In reading it, I've come to 3 conclusions, 1 - it's really remarkable how little the human condition has changed, 2 - things aren't THAT bad these days, 3 - they could absolutely get worse.


    Very true... (none / 0) (#20)
    by kdog on Fri Mar 23, 2018 at 03:26:35 PM EST
    things ain't that bad, in fact by most metrics they have never been better...yet people are less content.  This is one of the great mysteries of the 21st Century.  



    I think now people know a lot more about (5.00 / 1) (#45)
    by ruffian on Sat Mar 24, 2018 at 11:34:26 AM EST
    people that have it better than they do, so they are not content with what they have.

    Sometimes (none / 0) (#12)
    by CaptHowdy on Fri Mar 23, 2018 at 01:50:48 PM EST
    It's really obvious you are not into politics.

    But I love ya


    No sh*t... (5.00 / 1) (#13)
    by kdog on Fri Mar 23, 2018 at 02:04:13 PM EST
    Slinging plumbing supplies is hard enough on my soul...forget politics, I'd die inside if I got to into it.

    The Vonnegut Theorem...

    "There is a tragic flaw in our precious constitution, and I don't know what can be done to fix it. This is it: Only nut cases want to be president."

    Thank god the great humanist never lived to see this nut eh!  A bump to the head did what he patronized Brown & Williamson to do for him, but like most corporations, they oversold and under-delivered.


    I was thinking about Gore Vidal yesterday (none / 0) (#44)
    by ruffian on Sat Mar 24, 2018 at 11:28:31 AM EST
    ...as one does...

    Would love to hear what he would have to say today. He really thought outside the usual clear lines about politics and of course wrote and spoke with the most acerbic wit. vitally I have some of his nonfiction writings...I wonder if Trump ever came on his radar?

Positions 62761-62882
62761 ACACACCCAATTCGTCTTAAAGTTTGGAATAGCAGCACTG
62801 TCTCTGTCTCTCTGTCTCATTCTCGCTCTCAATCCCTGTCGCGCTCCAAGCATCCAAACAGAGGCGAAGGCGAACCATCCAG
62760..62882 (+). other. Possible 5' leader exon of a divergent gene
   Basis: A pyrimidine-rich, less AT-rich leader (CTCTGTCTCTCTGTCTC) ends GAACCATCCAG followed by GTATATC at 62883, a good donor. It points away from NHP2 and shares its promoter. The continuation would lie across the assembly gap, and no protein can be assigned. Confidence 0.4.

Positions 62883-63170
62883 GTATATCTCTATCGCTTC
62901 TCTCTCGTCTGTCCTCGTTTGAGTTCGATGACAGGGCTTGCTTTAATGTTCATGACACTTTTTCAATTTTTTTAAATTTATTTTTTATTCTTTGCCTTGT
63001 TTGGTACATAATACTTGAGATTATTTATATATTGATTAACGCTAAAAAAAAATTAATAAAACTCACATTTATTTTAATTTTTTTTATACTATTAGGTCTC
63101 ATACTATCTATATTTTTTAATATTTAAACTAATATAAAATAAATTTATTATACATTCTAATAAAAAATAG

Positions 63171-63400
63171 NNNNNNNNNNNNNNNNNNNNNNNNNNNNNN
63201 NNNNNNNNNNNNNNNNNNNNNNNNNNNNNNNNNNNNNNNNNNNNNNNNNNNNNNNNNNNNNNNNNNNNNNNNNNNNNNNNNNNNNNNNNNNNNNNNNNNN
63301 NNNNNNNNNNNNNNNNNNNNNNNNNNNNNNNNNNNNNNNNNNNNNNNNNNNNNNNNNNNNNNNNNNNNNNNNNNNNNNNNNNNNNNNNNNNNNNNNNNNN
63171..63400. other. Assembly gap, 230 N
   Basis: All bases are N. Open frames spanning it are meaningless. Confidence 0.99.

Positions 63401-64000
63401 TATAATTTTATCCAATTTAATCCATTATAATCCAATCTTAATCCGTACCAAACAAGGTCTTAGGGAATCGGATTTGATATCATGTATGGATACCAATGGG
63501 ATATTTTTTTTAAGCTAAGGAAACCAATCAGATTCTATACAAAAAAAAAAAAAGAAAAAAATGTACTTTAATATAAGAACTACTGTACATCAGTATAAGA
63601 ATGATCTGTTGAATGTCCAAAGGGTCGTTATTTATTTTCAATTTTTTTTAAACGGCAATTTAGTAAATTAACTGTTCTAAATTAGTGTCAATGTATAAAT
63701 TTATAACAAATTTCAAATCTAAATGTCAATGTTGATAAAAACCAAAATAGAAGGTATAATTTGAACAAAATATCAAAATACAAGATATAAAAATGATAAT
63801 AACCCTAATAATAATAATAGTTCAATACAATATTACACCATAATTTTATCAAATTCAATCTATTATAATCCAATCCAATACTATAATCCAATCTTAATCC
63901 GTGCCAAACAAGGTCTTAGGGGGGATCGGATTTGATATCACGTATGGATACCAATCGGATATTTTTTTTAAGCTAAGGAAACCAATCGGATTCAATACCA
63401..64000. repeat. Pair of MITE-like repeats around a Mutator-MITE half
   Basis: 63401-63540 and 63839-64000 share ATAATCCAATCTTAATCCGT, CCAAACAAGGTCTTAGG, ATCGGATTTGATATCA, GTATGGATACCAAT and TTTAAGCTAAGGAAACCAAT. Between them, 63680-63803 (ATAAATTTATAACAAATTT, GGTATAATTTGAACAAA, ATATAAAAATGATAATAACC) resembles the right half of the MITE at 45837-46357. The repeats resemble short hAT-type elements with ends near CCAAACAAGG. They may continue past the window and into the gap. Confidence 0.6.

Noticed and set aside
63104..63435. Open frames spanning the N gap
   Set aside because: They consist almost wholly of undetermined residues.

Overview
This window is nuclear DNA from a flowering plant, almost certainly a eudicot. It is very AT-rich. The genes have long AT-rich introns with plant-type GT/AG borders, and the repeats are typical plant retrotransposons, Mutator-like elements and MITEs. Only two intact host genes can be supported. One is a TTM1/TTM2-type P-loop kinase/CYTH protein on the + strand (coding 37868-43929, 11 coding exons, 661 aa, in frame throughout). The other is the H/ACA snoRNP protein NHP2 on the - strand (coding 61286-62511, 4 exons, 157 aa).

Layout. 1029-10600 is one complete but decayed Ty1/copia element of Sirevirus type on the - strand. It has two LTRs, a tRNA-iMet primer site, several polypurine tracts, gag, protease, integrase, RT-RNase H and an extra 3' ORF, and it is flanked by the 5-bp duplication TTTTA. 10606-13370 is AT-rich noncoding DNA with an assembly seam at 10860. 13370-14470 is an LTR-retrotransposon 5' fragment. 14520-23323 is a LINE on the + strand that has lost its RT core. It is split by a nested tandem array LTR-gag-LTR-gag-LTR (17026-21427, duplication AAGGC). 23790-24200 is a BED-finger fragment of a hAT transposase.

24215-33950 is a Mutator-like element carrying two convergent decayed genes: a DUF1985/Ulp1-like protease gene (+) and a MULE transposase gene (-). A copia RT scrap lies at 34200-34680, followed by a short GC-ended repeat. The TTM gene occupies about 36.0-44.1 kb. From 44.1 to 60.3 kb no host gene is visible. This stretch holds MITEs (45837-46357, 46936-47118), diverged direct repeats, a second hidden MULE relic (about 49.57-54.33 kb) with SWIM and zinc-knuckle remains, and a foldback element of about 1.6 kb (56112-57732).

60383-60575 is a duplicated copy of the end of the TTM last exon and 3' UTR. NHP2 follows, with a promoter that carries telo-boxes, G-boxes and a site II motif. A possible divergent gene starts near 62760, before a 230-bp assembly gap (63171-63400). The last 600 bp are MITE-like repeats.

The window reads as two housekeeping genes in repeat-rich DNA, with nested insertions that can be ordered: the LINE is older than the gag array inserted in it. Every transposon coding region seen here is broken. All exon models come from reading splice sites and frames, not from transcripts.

Back to topic though, I think common sense reforms like banning assault weapons are well within the 2A. The fact is that the average joe with a grudge is not capable of building a bomb that can kill more that an assault weapon can. Sure, McVeigh and the 911 masterminds were capable of such, but they are not the average school or workplace shooter that are causing far more deaths and serious consequences in this country.


    I imagine Gore would've subjected (none / 0) (#46)
    by jondee on Sat Mar 24, 2018 at 11:57:30 AM EST
    Trump to an acid bath that would've made his treatment of Reagan seem warm and fuzzy..

    I believe he actually corresponded with McVeigh at one point. He detested Capote, and I wonder if he may have been doing research for a book that would one-up In Cold Blood..


    Bravo (none / 0) (#8)
    by CaptHowdy on Fri Mar 23, 2018 at 01:21:52 PM EST
    I am all for gun rights

    I absolutely not for assault weapon rights


    Done that (none / 0) (#62)
    by linea on Sat Mar 24, 2018 at 05:25:05 PM EST
    The US already did a `assault style weapons' ban, I doubt that will happen again. However, because of their appeal to certain types of people, I'm fine with putting `scary looking rifles' in the same category as handguns and requiring background checks, a waiting period, and a minimums purchase age of 21.

    That ban reduced the number of victims. (none / 0) (#64)
    by oculus on Sun Mar 25, 2018 at 01:51:07 PM EST
    Walk - chew gum (5.00 / 3) (#15)
    by Yman on Fri Mar 23, 2018 at 02:23:15 PM EST
    We can focus on mental health AND reducing access to weapons of mass killing.  

    Maybe (none / 0) (#5)
    by CaptHowdy on Fri Mar 23, 2018 at 11:01:44 AM EST
    It's also truth that if they happened with a pump shot gun fewer people would die

    We already have been doing that (none / 0) (#16)
    by jondee on Fri Mar 23, 2018 at 02:49:50 PM EST
    in a very fumbling, half-hearted way..

    A Huge problem that has to be routed-out somehow is the ludicrous amount of clout wielded by the Koch Brothers and Peter Thiels and Mercers of the world with their bottomless pocketbooks; these people who don't believe in a "we" or in a society in any meaningful way.. Like Margaret Thatcher saying theres no such thing as society..

    That's the sociopathic mentality and influence we have to expose and wage full-scale war against, because these people won't stop. They're on a mission from God, like their useful idiot religious right foot soldiers.

    My opinion (none / 0) (#23)
    by linea on Fri Mar 23, 2018 at 04:52:52 PM EST
    I recognize the 2nd Amendment, the recent SCOTUS rulings, America's history of gun ownership, and the popularity of hunting.

    That said, what can be done right now is to place `assault style weapons' in the same category as handguns, require a background check, a waiting period, and restrict purchase to those over 21.